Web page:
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Interest Grows in Migratory and Shore Bird Habitat Initiative

story by Beverly Moseley

Take a step back in time and envision Texas when it was being settled and landscapes were vast, raw and covered with native plants and animals. The more than 360 miles of shoreline and more than 6 million acres of coastal prairies, marshes and wetlands that hugged the Gulf of Mexico were prime, vital wildlife habitat.

 Today, these critical wildlife habitats and ecosystems are in decline. Over time, factors such as urban encroachment, highways and increases in land conversion to farming and ranching have contributed to Great Blue Heron feeding in a coastal marsh.losses in habitat for migratory, grassland and shore bird species.

 In an effort to reverse this trend in habitat loss, the USDA’s Natural Resources Conservation Service (NRCS) recently announced the availability of funding through the Migratory and Shore Bird Habitat Initiative (MSBHI). This initiative provides an opportunity for private landowners in 23 coastal counties to implement conservation practices that will help restore and enhance these valuable ecosystems.

 “MSBHI will serve to restore and enhance native tall and mid-grass plant communities and wetland areas back onto the landscape. These restoration efforts will serve to provide habitat for bird populations and also provide secondary benefits for numerous other wildlife species,” said Garry Stephens, NRCS wildlife biologist.

 Texas counties within the initiative include Cameron, Willacy, Kenedy, Kleberg, Nueces, San Patricio, Aransas, Refugio, Calhoun, Victoria, Jackson, Matagorda, Wharton, Colorado, Austin, Fort Bend, Brazoria, Waller, Harris, Galveston, Chambers, Jefferson and Orange.

 The initiative is already experiencing an increase in interest from landowners and partners. To best serve this growing interest, NRCS has held training sessions for coastal staff and partners to aid in familiarizing them with the initiative’s objective.

Black-necked Stilts take flight.“The whole point is to get conservation on the ground,” said NRCS Assistant State Conservationist Tomas Dominquez, who spoke recently to NRCS staff at an agency training session.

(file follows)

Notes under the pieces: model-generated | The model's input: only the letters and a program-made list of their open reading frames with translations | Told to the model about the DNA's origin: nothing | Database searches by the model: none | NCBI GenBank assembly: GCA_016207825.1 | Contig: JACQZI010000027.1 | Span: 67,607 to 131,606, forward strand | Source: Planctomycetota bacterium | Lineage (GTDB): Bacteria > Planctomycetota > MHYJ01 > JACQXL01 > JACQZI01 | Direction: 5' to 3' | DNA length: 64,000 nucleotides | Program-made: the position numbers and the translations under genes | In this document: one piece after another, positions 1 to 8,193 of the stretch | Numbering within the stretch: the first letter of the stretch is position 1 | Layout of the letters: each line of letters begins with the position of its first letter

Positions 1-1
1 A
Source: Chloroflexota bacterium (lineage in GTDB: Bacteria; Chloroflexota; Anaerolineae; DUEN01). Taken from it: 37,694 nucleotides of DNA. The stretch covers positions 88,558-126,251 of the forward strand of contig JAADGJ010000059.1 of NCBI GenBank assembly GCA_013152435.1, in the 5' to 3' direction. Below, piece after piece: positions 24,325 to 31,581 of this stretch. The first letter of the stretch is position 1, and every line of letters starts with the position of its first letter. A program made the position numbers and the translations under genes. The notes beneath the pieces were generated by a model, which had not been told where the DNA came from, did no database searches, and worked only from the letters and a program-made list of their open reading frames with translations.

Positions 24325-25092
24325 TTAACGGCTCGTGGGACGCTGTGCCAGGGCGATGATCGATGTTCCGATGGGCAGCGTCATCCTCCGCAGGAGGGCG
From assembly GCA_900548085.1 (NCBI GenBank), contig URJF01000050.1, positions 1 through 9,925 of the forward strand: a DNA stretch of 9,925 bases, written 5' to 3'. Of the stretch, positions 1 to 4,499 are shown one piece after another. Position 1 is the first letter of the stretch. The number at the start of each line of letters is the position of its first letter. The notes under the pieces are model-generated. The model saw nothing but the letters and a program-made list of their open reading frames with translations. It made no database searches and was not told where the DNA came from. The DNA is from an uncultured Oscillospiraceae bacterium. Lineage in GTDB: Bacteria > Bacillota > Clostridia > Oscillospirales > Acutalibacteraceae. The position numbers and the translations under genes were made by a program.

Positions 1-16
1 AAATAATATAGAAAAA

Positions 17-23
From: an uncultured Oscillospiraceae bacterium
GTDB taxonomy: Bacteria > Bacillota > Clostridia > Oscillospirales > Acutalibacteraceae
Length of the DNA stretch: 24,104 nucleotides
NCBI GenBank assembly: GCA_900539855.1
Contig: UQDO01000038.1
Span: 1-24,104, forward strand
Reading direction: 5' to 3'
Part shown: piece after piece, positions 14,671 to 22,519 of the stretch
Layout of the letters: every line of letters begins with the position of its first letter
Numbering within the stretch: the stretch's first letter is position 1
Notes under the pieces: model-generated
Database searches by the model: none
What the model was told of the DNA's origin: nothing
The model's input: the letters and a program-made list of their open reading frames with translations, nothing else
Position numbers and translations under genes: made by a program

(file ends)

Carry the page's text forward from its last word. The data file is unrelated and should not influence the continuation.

Dominquez stressed to employees that the initiative is a long term effort focused on achieving the greatest environmental benefits possible through on-the-ground conservation.

The initiatives essential conservation planning practices include wetland wildlife habitat management and upland wildlife habitat management on a landowner’s field or pasure. In order to meet the criteria for these essential practices, financial assistance is available for many eligible facilitating practices. These practices can include conservation efforts focused on brush management, grassed waterways, fencing, along with restoration and management of declining habitats.

Stephens recently provided a MSBHI training session to agency partners. NRCS partnerships will play a key role in the initiative’s success and the restoration and transformation of these coastal ecosystems, he noted.

“As society requires more production from private lands, conservation strategies compatible with working lands will become even more important for sustaining bird populations. With this in mind, representatives from Texas Parks & Wildlife Department, Ducks Unlimited, Texas Prairie Wetlands, Oak Prairie Joint Venture, U.S. Fish & Wildlife Service and the Wildlife Habitat Federation recently met to discuss strategies that will effectively leverage technical and financial assistance in order to aid in restoration and conservation of the ‘critically imperiled’ Gulf prairies and marshes ecosystems,” Stephens said.